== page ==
This article is a part of Blavity U Spirit Week 2023.

The letters and symbols of Black sororities and fraternities have recently been the focus of several headlines.

As Blavity reported, in September, a white substitute teacher went viral for wearing a jacket embroidered with the sorority letters of the teacher she was covering for. A few weeks later, a Nashville teacher made headlines for confiscating a shirt that a second grader was wearing, bearing the letters of the same sorority of which she was a member.

The instances sparked conversation around the significance and importance of the letters and symbols associated with Black Greek organizations, also known as the National Pan-Hellenic Council and Divine Nine.

While members of the organizations understand the sacred meaning behind their letters, the conversation has been split around whether those not associated should understand it as well.

The history of the “Divine Nine” is deeply rooted in legacy and unity. The majority of the organizations were formed at HBCUs during times when Black students could not participate in groups or attend schools that served white students. These organizations were formed by individuals who wanted to fill a void in spaces where representation and support for Black students and communities were needed.

In an interview with CNN, Lawrence Ross, author of The Divine Nine: The History of African American Fraternities and Sororities, spoke about how the value of these letters may not resonate with some. 

“For those people who say, ‘Eh, that’s just (a shirt), it doesn’t really matter’ they also don’t really believe or understand (Black Greek) fraternity and sorority life,” he said.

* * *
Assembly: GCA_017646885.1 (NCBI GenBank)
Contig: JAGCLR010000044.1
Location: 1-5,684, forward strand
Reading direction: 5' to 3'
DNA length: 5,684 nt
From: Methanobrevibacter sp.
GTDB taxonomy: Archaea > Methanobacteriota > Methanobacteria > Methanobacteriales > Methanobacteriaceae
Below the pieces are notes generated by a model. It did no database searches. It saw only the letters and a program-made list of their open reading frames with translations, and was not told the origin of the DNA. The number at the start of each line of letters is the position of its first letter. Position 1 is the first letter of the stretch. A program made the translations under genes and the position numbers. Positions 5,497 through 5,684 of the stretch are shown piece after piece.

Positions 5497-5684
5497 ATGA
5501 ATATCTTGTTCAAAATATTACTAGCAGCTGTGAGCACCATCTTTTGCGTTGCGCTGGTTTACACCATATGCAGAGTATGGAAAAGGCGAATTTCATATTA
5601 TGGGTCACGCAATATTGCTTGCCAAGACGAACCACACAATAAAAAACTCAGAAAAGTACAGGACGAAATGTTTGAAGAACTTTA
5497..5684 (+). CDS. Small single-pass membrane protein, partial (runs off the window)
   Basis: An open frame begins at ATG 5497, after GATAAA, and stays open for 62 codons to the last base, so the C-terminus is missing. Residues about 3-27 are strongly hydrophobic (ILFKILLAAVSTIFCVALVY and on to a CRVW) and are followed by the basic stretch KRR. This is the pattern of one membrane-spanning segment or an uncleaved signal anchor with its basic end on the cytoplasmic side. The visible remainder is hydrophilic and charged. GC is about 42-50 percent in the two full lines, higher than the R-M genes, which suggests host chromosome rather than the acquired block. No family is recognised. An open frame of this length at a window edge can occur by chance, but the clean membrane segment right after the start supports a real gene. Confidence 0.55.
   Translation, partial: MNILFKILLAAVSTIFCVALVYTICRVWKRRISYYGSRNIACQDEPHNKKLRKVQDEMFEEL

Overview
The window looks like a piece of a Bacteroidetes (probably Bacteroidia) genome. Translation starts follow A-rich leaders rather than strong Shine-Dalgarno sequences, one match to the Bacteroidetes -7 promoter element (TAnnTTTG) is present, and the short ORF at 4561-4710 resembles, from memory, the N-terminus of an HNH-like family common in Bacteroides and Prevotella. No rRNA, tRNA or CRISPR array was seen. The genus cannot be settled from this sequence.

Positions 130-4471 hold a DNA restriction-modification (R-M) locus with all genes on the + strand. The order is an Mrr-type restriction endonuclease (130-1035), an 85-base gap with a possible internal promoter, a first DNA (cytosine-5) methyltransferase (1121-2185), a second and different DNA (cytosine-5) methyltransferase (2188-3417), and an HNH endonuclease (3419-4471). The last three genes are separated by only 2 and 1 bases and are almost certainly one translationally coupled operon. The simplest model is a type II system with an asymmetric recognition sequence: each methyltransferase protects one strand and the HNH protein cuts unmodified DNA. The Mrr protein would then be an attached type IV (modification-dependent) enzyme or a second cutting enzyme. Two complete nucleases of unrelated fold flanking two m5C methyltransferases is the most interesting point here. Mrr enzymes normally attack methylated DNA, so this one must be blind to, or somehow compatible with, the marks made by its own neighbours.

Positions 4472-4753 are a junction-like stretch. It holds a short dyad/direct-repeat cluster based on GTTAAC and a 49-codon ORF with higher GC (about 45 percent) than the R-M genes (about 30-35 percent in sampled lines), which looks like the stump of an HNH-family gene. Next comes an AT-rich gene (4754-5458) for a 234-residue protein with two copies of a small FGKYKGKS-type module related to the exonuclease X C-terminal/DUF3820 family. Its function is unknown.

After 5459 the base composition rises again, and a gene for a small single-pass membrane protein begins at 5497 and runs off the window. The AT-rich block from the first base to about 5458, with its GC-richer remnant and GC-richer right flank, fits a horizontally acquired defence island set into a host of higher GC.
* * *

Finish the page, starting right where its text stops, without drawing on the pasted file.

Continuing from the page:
The respective letters, symbols and logos are deeply rooted in the history and traditions of each NPHC organization. They help members connect with the origin and legacy of their organization, reminding them of the accomplishments and struggles of their founders and preceding members.

Many NPHC symbols are tied to the values, principles, and ideals of the respective organizations. They serve as visual reminders of the mission and purpose of the sorority or fraternity.

Alpha Phi Alpha Fraternity Inc. and Alpha Kappa Alpha Sorority Inc. hold the honor of being the first Black Greek-letter organization. Founded in 1906 and 1908, their use of the term “Alpha” indicates they were pioneers in the space.

Throughout the decades, chapters for each NPHC organization increased and were formed on different campuses nationwide. Their associated letters now became a way to connect them, regardless of location. Wearing NPHC symbols in public allows members to identify each other and acknowledge their bond.

To the broader community, seeing someone in fraternity and sorority paraphernalia can also allude to them being a community pillar and dedicated to upholding their organization’s mission. Those who wear their letters are held to standards that only members would understand. They remind members of their commitment to leadership, community service, and academic excellence.

Ross also shared with CNN that within the protocols of NPHC members, branded “paraphernalia is only to be worn by duly initiated members and there are rules around when and where to be dressed in the letters.”

The letters and symbols are an integral part of the rituals, ceremonies, and initiation processes within the organizations. They are used to represent the pride that the member has in their journey.

The associated letters and symbols are a fundamental and cherished part of the NPHC culture. They play a vital role in fostering unity and preserving the traditions and values of these organizations. They serve as a constant reminder of the history, purpose and dedication of each organization.